I think I understand your trouble, though I’m not sure how to solve it. Maybe listen to a work like John Cage’s Roaratorio… that was the only CD i had in my car for about 2 years… it certainly has an effect on the way I hear my own poems in my head. Like silences are never silent to me, the blank page of each poem carries significance and sound, sometimes static or background noise, sometimes merely the phonemic echoes of the space between words.

  15. Steven Fama says:

    From a book review you can easily find on-line, of a book that unfortunately is not easy to find:

    Picard, Max. The World of Silence (Chicago: Regnery, 1989 –U.S. ed., English translation)

    This classic work is so filled with aphoristic passages that it is easy to lose sight of the larger premise. That premise, that silence is not the absence of noise, the absence of something, but is a phenomenon in itself, was startlingly clear only when this work first appeared in 1948.

  16. Jessica Smith says:

    Thanks for the recommendation, Steve.

  17. andy gricevich says:

    Simon’s last comment, and Jessica’s subsequent one, made me think of this as an appropriate jumble of thoughts and questions:

    When I first came across the term “vispo,” it seemed to imply a pictorial focus, something like concrete poetry, but maybe with less necessary self-referentiality. I still haven’t done any major research into work that gets named by that term, but reading Jessica’s work certainly didn’t confirm the initial impression. It’s really a complex cognitive experience, one of maintaining multiple strands, speeds and behaviors of thought simultaneously, seeing different possible (and so actual) connections at work between parts.

    Now it seems to me that “vispo” designates a difference between writing that assumes a non-vocalized reading as its basic state of reception and writing that assumes an audible voice (which seems to be an assumption Simon generally makes, if I’m reading his comment about his reading correctly).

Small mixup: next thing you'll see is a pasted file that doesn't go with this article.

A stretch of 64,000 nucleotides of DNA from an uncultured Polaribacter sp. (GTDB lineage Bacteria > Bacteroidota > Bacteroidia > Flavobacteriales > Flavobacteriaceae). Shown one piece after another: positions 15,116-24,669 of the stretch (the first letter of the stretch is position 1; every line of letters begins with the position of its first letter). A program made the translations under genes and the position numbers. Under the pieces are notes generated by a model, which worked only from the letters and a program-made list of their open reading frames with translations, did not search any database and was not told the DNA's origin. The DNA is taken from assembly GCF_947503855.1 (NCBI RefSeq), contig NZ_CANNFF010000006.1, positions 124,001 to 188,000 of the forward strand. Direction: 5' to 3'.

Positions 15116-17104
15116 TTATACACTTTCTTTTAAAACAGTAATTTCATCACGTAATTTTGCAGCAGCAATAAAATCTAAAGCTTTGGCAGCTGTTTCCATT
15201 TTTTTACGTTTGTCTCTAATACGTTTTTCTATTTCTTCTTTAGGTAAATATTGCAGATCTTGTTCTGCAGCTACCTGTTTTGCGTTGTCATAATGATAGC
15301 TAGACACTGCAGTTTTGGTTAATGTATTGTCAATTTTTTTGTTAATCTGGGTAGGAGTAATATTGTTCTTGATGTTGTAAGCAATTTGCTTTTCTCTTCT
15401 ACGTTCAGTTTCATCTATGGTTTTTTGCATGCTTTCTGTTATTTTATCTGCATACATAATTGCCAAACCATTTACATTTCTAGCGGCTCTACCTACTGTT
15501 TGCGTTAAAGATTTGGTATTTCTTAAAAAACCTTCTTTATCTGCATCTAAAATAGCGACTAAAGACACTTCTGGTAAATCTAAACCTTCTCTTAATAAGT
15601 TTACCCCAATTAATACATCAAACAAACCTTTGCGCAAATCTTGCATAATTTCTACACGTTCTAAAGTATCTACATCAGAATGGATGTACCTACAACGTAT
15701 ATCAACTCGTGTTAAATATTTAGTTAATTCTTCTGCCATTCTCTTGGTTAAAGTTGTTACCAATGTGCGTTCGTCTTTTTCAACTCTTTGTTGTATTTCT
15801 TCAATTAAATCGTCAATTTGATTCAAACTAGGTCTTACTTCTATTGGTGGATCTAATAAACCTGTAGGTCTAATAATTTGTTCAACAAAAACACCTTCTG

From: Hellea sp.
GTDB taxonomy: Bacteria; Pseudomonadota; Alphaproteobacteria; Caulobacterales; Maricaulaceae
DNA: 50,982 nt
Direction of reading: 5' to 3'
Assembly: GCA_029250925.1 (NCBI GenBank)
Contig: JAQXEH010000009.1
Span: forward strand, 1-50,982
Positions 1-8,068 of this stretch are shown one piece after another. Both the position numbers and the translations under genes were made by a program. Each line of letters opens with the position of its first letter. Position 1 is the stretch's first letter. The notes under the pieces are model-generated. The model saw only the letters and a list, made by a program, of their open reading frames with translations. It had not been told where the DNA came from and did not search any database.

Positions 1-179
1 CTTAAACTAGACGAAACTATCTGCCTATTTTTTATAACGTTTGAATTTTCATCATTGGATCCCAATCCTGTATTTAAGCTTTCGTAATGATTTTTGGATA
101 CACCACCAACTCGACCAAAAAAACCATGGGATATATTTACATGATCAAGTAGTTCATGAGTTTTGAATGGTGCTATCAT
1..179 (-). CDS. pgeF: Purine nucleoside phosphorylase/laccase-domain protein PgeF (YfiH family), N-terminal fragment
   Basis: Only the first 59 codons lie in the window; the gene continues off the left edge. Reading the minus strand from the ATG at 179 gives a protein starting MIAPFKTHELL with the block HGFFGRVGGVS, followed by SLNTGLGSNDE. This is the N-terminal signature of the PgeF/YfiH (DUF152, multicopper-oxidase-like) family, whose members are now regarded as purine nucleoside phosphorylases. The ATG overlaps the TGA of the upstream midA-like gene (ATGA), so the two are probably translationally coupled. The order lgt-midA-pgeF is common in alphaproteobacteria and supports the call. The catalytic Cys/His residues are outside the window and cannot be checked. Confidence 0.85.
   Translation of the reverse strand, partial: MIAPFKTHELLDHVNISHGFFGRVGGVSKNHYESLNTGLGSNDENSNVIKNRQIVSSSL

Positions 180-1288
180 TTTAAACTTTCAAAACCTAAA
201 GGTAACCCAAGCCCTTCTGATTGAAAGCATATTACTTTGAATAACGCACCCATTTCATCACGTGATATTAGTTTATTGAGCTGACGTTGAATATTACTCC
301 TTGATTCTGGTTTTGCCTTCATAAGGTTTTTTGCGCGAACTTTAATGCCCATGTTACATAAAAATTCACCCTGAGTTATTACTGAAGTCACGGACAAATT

If that’s correct, then I understand my confusion: I’ve always thought of poetry as primarily “on the page,” not read aloud, and it seems more and more evident that I’m in the minority there. So “vispo” is confusing to me because it just refers to a “supercharged” version of the way writing (according to my own basic assumption) works.

    The idea of silence Jessica talks about is, for me, very much linked to this way of thinking. There’s a kind of “noisy” silence that I think can only happen between the page and single readers.

    The most familiar example I can think of is the end of Frank O’Hara’s “Lana Turner” poem (“oh Lana Turner we love you get up”). Read in silence, the lack of punctuation at the end of that final line has (for me) a force akin to, but greater than, the force of an exclamation point. More importantly, the “sound” of that “silence” (no Paul Simon reference intended) can’t be vocalized. I can’t imagine a way to read that poem aloud that would convey the effect of the “silence” on the page–a kind of energetic discharge that goes out into the silence and echoes there, or dissipates in its own particular way. Linebreaks often work the same way for me–how could oration capture the effect of simultaneous stoppage and continuation the break often conveys on the page?

    (I can’t imagine, Jessica, how you read the spaces in OFC; timed silence seems like a “translation” of them, rather than a direct performance).

    Does anyone else not think of sound as the primary mode of poetry?

    Pardon the sentence lengths; I just finished a 15-hour drive, and am a bit frazzled…